Holy Cow! Crops That Use Even More Water Than Almonds

Alfalfa and pasture that feed cattle consume the most water in drought-stricken California.

(Photo: George Rose/Getty Images)

May 11, 2015· 2 MIN READ
Todd Woody is TakePart's editorial director, environment.

Forget almonds. The elephant in the room when it comes to water-hogging food is a cow.

Amid California’s worsening drought, almonds have become the Kardashian of crops, demonized for extravagantly consuming 10 percent of the state’s agricultural water supply. Indeed, there’s a case to be made against the nut: A new report from the Pacific Institute, a nonprofit research organization, finds that almonds (along with pistachios) are among the top consumers of water, at the rate of 1.2 trillion gallons a year. (California supplies 80 percent of the world’s almonds and is the United States’ fruit and veggie basket.)

But putting a hamburger on your plate or a gallon of milk in your refrigerator makes the amount of water it takes to grow almonds look like peanuts. The crop that consumes the most water in California is alfalfa, which is largely grown as feed for cattle and dairy cows. Pasture grown for grazing livestock is the third-largest water user. That means keeping cows fat (if not happy) consumes 2.7 trillion gallons of water a year.

Water Use

(Illustration: Pacific Institute)

Alfalfa and pasture are also the second- and third-most-water-intensive crops in California, requiring irrigation to be applied at depths of between three-and-half feet and five-and-a-half feet, according to the Pacific Institute’s calculations. (Almonds and pistachios are the fourth-most-water-intensive crops.)

Vineyards are far less water-intensive. So we should forgo steaks for sauvignon blanc, right?

Not quite, said Heather Cooley, the report’s author and director of the Pacific Institute’s Water Program.

“A shift toward a meat-driven diet does put pressure on water resources,” Cooley said. “But not eating meat is not going to solve California’s water problems, and it’s not something that will solve this drought.”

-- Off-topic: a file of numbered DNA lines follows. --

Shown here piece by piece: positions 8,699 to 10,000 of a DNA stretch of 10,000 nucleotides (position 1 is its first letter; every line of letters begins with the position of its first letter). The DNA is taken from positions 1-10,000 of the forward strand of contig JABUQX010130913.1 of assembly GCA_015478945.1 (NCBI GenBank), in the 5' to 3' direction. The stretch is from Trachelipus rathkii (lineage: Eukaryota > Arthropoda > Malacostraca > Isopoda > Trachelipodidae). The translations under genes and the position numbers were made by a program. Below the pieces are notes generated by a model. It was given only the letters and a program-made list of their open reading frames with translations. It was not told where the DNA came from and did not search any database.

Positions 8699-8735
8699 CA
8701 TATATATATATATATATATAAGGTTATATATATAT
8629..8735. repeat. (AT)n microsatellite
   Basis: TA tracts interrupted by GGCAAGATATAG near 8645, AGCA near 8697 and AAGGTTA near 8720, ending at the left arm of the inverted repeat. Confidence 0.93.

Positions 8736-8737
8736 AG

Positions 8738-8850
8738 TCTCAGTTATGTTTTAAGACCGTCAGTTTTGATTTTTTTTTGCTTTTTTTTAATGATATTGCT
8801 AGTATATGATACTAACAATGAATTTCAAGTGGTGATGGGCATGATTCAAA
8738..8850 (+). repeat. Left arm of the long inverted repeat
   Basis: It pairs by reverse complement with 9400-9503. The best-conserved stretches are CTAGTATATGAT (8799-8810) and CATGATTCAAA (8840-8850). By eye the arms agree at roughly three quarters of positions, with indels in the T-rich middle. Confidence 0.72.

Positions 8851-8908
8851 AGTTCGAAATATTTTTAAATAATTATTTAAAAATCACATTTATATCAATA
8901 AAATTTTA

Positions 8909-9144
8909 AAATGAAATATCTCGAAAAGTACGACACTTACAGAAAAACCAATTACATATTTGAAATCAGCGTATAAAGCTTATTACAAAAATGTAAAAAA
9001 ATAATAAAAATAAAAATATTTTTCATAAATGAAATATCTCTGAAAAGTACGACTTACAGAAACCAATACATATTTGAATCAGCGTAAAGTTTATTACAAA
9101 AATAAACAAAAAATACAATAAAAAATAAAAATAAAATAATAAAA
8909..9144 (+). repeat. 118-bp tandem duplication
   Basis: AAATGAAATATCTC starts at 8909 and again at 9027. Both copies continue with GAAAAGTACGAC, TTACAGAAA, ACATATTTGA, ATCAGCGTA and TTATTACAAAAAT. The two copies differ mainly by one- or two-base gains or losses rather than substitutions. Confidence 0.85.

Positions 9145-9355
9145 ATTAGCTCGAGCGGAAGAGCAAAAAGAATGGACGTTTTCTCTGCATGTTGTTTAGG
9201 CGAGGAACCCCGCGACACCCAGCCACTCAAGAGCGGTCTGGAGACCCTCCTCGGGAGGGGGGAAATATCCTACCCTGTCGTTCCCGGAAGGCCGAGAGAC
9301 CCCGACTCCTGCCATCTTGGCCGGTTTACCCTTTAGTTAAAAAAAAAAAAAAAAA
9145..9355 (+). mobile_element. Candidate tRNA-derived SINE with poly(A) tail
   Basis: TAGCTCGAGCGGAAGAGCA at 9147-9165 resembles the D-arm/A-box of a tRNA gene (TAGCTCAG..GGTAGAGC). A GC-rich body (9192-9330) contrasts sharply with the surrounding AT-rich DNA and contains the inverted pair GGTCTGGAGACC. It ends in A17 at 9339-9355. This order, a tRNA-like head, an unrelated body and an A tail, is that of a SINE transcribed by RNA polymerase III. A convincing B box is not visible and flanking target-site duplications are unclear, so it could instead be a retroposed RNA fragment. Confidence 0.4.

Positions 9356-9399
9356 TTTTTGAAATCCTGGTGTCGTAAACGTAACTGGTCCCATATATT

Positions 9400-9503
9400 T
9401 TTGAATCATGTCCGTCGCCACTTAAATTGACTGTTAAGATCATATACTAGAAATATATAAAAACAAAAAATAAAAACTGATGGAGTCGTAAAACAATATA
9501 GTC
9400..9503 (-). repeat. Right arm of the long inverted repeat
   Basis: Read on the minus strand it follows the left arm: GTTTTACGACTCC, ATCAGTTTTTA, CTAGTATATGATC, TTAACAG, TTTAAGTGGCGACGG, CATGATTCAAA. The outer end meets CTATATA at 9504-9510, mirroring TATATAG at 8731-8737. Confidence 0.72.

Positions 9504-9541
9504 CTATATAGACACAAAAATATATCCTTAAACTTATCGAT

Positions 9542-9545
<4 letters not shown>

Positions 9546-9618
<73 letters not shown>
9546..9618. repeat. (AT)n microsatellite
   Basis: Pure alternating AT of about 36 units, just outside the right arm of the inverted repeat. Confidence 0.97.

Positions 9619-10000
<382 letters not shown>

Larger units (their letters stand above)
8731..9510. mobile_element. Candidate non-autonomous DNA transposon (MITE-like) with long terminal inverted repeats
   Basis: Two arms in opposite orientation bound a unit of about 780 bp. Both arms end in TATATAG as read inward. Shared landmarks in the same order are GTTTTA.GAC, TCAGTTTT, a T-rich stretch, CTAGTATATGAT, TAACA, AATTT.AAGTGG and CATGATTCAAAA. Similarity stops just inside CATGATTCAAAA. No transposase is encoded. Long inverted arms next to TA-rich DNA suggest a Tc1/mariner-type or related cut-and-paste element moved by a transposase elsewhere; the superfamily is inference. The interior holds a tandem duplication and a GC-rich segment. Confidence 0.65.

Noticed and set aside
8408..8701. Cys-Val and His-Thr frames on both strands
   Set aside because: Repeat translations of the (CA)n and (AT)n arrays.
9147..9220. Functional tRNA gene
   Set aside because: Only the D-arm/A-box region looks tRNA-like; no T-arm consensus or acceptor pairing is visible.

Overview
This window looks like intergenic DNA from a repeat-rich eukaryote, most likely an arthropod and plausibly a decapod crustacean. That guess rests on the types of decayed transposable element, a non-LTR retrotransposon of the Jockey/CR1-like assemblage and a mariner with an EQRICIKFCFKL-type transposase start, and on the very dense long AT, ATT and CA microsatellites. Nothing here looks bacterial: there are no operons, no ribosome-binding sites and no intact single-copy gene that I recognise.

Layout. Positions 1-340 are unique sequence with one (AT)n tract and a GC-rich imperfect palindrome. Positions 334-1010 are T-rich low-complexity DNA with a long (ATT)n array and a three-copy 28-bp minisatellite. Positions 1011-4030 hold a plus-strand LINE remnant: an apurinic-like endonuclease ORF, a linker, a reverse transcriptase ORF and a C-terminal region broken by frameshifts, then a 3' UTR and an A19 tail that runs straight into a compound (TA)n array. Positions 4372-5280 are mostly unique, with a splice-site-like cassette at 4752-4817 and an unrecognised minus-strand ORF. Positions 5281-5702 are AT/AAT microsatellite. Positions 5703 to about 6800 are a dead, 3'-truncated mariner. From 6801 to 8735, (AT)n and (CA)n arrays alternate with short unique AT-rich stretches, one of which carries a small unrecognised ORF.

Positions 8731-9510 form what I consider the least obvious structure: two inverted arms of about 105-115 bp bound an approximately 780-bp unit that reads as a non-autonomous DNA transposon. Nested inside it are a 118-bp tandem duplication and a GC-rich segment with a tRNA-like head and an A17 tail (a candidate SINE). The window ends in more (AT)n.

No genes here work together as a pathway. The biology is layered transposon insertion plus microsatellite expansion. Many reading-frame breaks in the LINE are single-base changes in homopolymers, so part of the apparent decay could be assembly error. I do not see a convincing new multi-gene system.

“I don’t think we can get to a place where we dictate what type of crops are grown where,” she added. “Farmers decide to grow crops based on water availability, labor, and other costs.”

Water Intensity

(Illustration: Pacific Institute)

For instance, the picture looks different when you consider the economic productivity of water used in agriculture. (In California, 80 percent of the state’s developed water supply is devoted to farming.) Take those evil almonds. There’s a reason the amount of water almond and pistachio trees use jumped 54 percent between 2000 and 2010: They’re very profitable, generating $4.4 billion a year, or $1,200 for each acre-foot of water. (An acre-foot is the amount of water needed to flood an acre to a depth of one foot.) Almonds and pistachios consumed 5.2 million acre-feet in 2010.

Vineyards used far less—1.6 million acre-feet that year—but wrung $2,470 from every acre-foot of water.

Alfalfa is both water-intensive and comparatively unproductive, generating only $175 for every acre-foot. But as the Pacific Institute notes, a crop’s ultimate value can exceed its sale price. “Alfalfa supports the state’s beef and dairy industry and the value it produces; likewise, almonds support several industries and are now used in beauty and food products, e.g., almond butter and almond milk,” the report states.

Water Productivity

(Illustration: Pacific Institute)

But are there some crops that just shouldn’t be grown in the California desert as the state suffers through the worst drought in recorded history, with no end in sight?

Take rice. It’s the most water-intensive crop and the fourth-biggest user of water. Yet rice generates only $374 per acre-foot of water.

“The better approach is to protect rivers and streams and aquifers to make sure we’re not taking too much out of the system and price water appropriately,” said Cooley. “By doing that, you will change what farmers grow and where they grow.”

In other words, if water is priced high enough, farmers will stop growing crops like rice.

“I don’t think what we grow today will look like anything we’ll grow in 10 or 15 years,” said Cooley. “That will be determined by what the population does and the climate does.”

One of the biggest immediate challenges, though, is obtaining accurate information about agricultural water use. “There are large uncertainties regarding agricultural water use due to a lack of consistent measurement and reporting, time lags in releasing information, and confusion about definitions,” the report states.

As Cooley noted, the water-use numbers may not reflect switches to more efficient irrigation or other changes. “To truly understand the risks and opportunities for water use in California, more and better data are needed,” she wrote in the report.